In a new study released today, KPMG surveyed 300 senior IT and HR professionals in organisations employing over 500 staff and found that most of these remain unsure how to plug the shortage which – according to previous estimates – will result in a void of two million extra InfoSec professionals by 2017.
Approximately 74 percent of businesses said that new cyber-challenges will require new skills while nearly two thirds (64 percent) admitted that these skills are different to those offered by conventional IT.
The research notes that the shortage is most keenly felt in areas such as data protection and privacy (70 percent of firms admit they lack expertise in these areas) as well as cyber-threat analysis.
But even those companies who have the right staff struggle to hold onto them – 57 percent of businesses say that they find it difficult retaining those with specialised cyber-skills, who are often headhunted for other jobs.
Consequently, some companies are considering alternative avenues with more than half admitting that they would consider hiring a hacker (53 percent) or someone with a criminal record (52 percent) in a move KPMG described as targeting ‘poachers-turned-gamekeepers'.
Serena Gonsalves-Fersch, head of KPMG's Cyber Security Academy, said in a statement: “The increasing awareness of the cyber-threat means the majority of UK companies are clear on their strategy for dealing with any skills gaps. However, they wouldn't hire pickpockets to be security guards, so the fact that companies are considering former hackers as recruits clearly shows how desperate they are to stay ahead of the game. With such an unwise choice on the menu, it's encouraging to see other options on the table.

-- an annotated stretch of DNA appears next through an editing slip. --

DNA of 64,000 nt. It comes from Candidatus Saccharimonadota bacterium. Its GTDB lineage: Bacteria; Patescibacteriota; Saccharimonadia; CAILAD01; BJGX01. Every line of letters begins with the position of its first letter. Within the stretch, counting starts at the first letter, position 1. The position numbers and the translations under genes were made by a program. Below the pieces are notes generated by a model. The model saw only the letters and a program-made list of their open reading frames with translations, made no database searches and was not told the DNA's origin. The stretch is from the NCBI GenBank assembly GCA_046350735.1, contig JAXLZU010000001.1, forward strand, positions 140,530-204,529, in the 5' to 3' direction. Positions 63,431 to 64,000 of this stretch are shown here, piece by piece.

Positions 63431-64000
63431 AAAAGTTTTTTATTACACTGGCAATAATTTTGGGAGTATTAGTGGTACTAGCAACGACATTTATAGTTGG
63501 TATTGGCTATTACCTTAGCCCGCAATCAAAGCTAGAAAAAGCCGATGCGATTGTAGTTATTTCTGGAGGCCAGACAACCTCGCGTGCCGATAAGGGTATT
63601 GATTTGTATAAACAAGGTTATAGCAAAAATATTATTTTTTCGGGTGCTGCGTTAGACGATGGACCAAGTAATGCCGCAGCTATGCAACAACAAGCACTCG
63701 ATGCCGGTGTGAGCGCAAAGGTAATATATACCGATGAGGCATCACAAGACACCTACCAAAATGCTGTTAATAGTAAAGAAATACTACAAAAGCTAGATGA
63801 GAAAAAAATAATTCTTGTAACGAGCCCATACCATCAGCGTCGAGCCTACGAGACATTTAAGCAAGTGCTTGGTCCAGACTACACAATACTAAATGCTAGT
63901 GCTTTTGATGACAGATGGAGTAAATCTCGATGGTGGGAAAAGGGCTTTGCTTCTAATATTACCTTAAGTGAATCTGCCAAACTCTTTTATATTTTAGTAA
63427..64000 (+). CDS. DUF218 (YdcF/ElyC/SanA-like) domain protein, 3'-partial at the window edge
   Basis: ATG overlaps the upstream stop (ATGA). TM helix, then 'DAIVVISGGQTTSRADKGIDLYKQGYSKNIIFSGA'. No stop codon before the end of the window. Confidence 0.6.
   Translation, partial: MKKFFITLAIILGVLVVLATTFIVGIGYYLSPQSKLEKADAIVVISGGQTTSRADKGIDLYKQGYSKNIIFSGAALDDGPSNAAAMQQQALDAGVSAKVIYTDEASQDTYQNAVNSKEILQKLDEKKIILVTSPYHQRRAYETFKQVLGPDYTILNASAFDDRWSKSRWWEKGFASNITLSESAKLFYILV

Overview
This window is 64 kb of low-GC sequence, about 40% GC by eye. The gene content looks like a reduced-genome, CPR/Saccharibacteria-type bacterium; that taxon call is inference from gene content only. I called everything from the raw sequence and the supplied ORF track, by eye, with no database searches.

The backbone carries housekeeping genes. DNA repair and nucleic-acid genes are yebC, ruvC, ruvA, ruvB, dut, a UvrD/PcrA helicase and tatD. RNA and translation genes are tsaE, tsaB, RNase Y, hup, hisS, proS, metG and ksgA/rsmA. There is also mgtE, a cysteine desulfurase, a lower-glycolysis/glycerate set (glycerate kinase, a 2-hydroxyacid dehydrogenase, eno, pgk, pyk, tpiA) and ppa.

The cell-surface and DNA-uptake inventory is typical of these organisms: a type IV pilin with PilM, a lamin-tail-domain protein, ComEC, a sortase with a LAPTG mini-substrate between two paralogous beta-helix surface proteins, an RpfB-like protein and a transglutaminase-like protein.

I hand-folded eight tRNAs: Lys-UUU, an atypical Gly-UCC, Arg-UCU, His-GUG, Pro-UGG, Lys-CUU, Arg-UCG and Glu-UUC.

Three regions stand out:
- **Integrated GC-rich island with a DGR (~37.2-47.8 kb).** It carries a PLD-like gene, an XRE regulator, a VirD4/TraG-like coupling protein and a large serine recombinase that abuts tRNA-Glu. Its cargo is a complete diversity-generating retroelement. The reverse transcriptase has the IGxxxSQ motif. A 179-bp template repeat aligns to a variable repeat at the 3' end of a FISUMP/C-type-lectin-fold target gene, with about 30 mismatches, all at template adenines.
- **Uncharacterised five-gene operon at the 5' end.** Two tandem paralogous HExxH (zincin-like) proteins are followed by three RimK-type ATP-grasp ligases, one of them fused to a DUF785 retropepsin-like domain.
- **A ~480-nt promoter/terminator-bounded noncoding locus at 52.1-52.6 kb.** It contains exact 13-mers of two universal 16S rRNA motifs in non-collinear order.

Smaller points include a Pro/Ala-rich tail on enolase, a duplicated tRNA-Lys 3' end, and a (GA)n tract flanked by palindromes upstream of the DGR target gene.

“Rather than relying on hackers to share their secrets, or throwing money at off-the-shelf programmes that quickly become out of date, UK companies need to take stock of their cyber-defence capabilities and act on the gaps that are specific to their own security needs. It is important to have the technical expertise, but it is just as important to translate that into the business environment in a language the senior management can understand and respond to.”
Speaking to SCMagazineUK.com shortly after the announcement, Gonsalves-Fersch added that security is ‘reactive by its nature' and said that businesses would be well-advised to up-skill existing staff, and get buy-in from the CEO.
“My concern is less who is really out there and more the untapped internal resource in their own organisations,” she said of companies, adding that up-skilling would be one way to resolve the skills gap. “[Up skilling] is turning the problem on its head.”
“Cyber-security is as much about behaviour as it is about technology. The cyber field is constantly evolving and – by nature – it's quite reactive. We don't know when the next thing is going to hit so it's about getting that response right.”
Part of that response, she said, is ensuring the right language is used at the top table, with 60 percent of survey respondents admitting they were worried about finding cyber experts who could effectively communicate with business leaders.
“Boards are recognising the problem, and there are more synergies [with cyber-security]. But it's really a translation piece; it's about articulating cyber in a way the business can understand.”